It is incorrect to expect global unity on a religious plane, but are we expected to still wait for unity regarding the truly horrific demands of kings and queens?
“Republican imperialism” – of which France and the United States are shining examples – is not a true republic but one which merely mouths the words of equality before the law, yet whose policies preserve the nouveau riche and keep imperialism firmly in place. In such places, patriotism is the most exalted virtue, and because it places the nation higher than even God it degrades positive patriotism into fanatical jingoism.
Following World War One the idea that a nation of people has superior characteristics, deserve special privileges, and are destined to rule over others was then changed into “fascism”. The differences between monarchy and fascism are slight as there was no fundamental overturning of property relations as in, for example, the Iranian Islamic Revolution – the banking system, medium and heavy industry, and foreign trade remained in the hands of a tiny cabal instead of the people’s hands for the people’s benefit.
Because Western nations are either former or current colonizers and/or strongholds of monarchism (either overt or latent), they suffer themselves from a vicious sectarianism. Their callous, entrenched, self-serving elite tries to foist that same sectarianism onto the Muslim World. The policy of “divide and conquer” is not something they fail to use domestically as well, of course.
This is properly called “sectarianism” outside of the West but inside the West it is given a more innocuous-sounding name – “identity politics”. Both are the politics of battles for elite privileges, of “us versus them”, of anti-unity, of an individualism which strives to know no legal bounds.
“Identity politics” is anti-republican because it is sectarian. One hears this constantly in France – they do have a revolution-from-the-masses history to draw from, after all. In the US, identity politics is cynically viewed as a necessary evil in a world with only heartless societies.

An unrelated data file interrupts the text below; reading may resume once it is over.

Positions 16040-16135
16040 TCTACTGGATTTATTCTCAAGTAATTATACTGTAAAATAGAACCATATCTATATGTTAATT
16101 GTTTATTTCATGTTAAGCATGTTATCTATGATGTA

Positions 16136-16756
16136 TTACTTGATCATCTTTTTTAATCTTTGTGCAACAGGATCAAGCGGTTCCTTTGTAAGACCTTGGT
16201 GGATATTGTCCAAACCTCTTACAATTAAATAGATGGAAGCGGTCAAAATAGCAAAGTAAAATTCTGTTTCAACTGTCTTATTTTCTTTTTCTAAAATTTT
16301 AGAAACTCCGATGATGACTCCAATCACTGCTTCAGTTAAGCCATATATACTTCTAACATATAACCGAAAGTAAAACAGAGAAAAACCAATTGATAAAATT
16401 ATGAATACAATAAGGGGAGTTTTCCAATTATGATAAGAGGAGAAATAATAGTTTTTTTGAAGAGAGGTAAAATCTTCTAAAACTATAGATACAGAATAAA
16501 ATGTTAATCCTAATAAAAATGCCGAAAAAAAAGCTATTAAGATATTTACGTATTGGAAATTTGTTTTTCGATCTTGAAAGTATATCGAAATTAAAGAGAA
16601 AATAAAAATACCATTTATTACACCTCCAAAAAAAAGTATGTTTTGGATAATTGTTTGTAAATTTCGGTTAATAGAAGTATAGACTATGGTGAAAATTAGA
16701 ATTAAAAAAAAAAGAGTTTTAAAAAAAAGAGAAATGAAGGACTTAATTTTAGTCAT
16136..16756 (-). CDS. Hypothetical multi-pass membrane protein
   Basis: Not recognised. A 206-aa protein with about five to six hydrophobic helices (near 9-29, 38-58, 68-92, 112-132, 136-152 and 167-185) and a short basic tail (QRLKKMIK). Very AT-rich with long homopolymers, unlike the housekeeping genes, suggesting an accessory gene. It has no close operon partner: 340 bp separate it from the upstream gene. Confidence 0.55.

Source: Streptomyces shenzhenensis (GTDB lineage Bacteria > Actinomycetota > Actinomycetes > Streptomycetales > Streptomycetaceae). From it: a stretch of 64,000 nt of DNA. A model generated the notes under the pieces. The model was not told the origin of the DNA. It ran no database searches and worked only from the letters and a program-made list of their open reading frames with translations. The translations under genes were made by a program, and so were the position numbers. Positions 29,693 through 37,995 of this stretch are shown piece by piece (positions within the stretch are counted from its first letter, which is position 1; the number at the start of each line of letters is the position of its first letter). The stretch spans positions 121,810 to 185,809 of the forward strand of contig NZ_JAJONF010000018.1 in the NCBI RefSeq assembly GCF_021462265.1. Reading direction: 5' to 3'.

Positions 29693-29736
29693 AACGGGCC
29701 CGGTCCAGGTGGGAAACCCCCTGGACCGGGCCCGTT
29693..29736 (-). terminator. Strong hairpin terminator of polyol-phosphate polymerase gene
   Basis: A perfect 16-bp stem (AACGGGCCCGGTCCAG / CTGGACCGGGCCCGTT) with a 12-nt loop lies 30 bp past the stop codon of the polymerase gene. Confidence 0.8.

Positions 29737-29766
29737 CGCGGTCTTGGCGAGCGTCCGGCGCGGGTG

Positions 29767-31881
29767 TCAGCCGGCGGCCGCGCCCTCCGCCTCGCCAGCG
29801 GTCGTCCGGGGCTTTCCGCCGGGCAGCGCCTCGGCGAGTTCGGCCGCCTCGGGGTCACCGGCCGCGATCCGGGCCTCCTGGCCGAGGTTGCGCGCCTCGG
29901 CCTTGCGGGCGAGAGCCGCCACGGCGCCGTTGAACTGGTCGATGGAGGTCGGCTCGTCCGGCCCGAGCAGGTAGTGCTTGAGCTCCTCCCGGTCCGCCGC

The elite who profit seek divisiveness both in California and Nebraska, just as they want divisiveness in Lebanon and Iraq, just as they now want divisiveness within Afghanistan with a flaming urgency.
It is Afghanistan that this year’s conference was focused upon, as it’s currently ground zero in the struggle for unity in the Muslim world regarding the global war against a sense of arrogant privilege which some persons call “reactionary”, which other persons call “fascism” and which other persons call “evil”.
In Part One the geopolitical foundations of Islamic Unity Week have now been described, which allows us to see the accuracy of the title of Part 2, “Iran’s Islamic Unity Week: A place free from fascist/reactionary/anti-Muslim influences”. In 2021 the Taliban’s victory in Afghanistan makes just such a haven incredibly necessary for Islamic Unity as well as global harmony.
Iran’s Islamic Unity Week: A place free from fascist/reactionary/anti-Muslim influences ( Part 2)
The intellectual unity of the Muslim World has long been established. They are similar to the Buddhists in this – they similarly have had very few epochs of “fitna” (civil war) – and dissimilar from their Christian Abrahamic brothers, who seemingly have embraced the idea that Christian unity is neither achievable nor even desirable but fundamentally antagonistic and overly-intrusive.
Indeed, it is not surprising that the Western media did not cover Iran’s 35th annual International Islamic Unity Conference, which just concluded, as it does not appear to see divisions among Christianity as a subject worth covering either?
Part One discussed the geopolitical foundations of the Conference: The struggle for unity in the Muslim world regarding the global war against a sense of arrogant privilege which some persons call “reactionary”, which other persons call “fascism” and which other persons call “evil”. Certainly, “imperialism” can be used interchangeably with all three.
The anti-imperialist victory of the Taliban over the United States-led Western coalition may wind up not being anti-imperialist at all – this was the underlying concern of this year’s conference.
The Taliban themselves were indeed this year’s target audience: it should be easily understandable that the primary aim was to show the Taliban that they are being monitored, and that there are demands by 52 Muslim countries that Shia and other groups be protected in the name of both Afghan unity and Muslim unity.